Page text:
History and Politics students recently attended the Free and Equal? Human Rights Conference which involved many educational and motivational speakers from a variety of ethnic minority groups. Students Annie and Phoebe provide a review of the event.
“The speakers’ passion and drive allowed them to express their frustration towards racism in society, not only in the UK but across the globe, and share the improvements they had seen. Their inspirational lectures and moving stories allowed me personally to understand how our society imbeds unconscious biases and systematic racism into our daily lives. Not only this, but their argument about indulging in anti-racism made all the listeners feel that change starts with themselves, and that you don’t have to be part of an ethnic minority group to make a big difference. Impactful, emotional, and educational is the least I could say to describe a day that has transformed mindsets. I believe that more people need to be properly educated on inequality, and that there needs to be more awareness of diversity.”
Account by Annie, Year 11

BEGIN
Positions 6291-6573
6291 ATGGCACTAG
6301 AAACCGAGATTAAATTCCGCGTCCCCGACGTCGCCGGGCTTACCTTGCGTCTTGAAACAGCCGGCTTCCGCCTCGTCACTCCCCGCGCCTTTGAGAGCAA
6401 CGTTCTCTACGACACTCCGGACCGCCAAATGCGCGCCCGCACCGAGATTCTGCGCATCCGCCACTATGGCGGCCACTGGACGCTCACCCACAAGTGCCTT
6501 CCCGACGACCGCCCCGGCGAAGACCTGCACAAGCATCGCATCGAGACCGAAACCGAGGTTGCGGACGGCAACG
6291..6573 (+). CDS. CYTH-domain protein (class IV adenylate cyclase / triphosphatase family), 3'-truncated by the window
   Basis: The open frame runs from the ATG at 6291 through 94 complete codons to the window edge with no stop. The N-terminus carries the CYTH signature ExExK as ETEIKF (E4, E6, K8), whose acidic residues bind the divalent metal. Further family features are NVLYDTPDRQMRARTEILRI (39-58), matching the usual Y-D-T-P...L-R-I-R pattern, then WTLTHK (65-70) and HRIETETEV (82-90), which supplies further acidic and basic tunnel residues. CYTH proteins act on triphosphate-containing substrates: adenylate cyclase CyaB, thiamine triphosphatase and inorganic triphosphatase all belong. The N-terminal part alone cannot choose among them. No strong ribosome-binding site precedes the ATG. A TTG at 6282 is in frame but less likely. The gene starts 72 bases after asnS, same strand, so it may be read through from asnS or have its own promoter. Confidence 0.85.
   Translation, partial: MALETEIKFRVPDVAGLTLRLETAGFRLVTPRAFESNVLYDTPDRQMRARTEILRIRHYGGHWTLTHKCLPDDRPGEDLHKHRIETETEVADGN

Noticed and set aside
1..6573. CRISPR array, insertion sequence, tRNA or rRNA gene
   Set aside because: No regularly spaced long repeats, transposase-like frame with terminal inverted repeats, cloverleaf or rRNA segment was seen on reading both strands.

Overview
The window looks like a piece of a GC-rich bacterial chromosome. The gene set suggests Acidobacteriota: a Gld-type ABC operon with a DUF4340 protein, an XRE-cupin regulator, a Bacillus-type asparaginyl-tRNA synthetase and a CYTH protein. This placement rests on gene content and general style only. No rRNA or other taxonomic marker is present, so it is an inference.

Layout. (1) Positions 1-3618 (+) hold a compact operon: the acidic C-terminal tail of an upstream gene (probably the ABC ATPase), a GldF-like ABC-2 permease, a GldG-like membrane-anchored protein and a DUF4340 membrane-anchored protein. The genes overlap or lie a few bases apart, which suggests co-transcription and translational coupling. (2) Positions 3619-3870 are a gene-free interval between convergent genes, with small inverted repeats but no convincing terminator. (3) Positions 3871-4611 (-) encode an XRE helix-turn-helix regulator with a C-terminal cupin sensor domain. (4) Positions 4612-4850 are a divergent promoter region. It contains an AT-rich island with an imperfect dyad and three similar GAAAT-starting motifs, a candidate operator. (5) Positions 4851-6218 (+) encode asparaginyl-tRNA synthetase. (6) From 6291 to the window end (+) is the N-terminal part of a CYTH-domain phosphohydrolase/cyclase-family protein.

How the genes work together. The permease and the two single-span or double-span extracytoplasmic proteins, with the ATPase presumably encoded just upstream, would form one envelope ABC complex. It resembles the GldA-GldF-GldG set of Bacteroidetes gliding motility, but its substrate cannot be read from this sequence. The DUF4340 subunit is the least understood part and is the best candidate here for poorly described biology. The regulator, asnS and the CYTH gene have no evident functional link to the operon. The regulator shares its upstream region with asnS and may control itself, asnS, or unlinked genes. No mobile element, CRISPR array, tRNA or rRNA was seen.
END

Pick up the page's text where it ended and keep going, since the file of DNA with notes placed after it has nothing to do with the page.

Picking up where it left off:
“One of the highlights of the day was listening to author, activist and speaker, Lee Lawrence. Lee shared his story with all of us which was extremely emotional and heartfelt. As well as this, we listened to him discuss restorative justice. I learned a lot about what restorative justice is and how it has helped so many to move forward from injustice and be able to recover as best as they can.
“Lee’s personal story was particularly moving. In 1985, when Lee was just 11 years old, he witnessed police raid his home in Brixton and shoot his mother in front of him. He shone a light on unconscious bias and racism which led to his mother being shot in their home.
“Years later, Lee campaigned tirelessly along with his siblings to seek some form of apology from the police for their failings which led to his mother being paralysed for the rest of her life. After many years and hard work, he and his siblings received a formal apology from the Metropolitan Police. He described how at a restorative justice meeting, one of the police officers said that they would “hate” for this to have happened to their mother. Lee said that this rather simple comment finally made him feel like there was a human response to what his family had been put through.
“Moreover, Lee also reminded us about how he was going to educate his own children about the racism they had encountered. He was only a child himself when he witnessed such horrific actions from the police and wanted his children to be aware of the truth and the reality of being black in the UK.
“Though some may say that there has been large improvement in unconscious bias shown by the police, there is still work to be done here in the UK and around the world to eradicate the racism that so many suffer every single day.”
Account by Phoebe in Year 12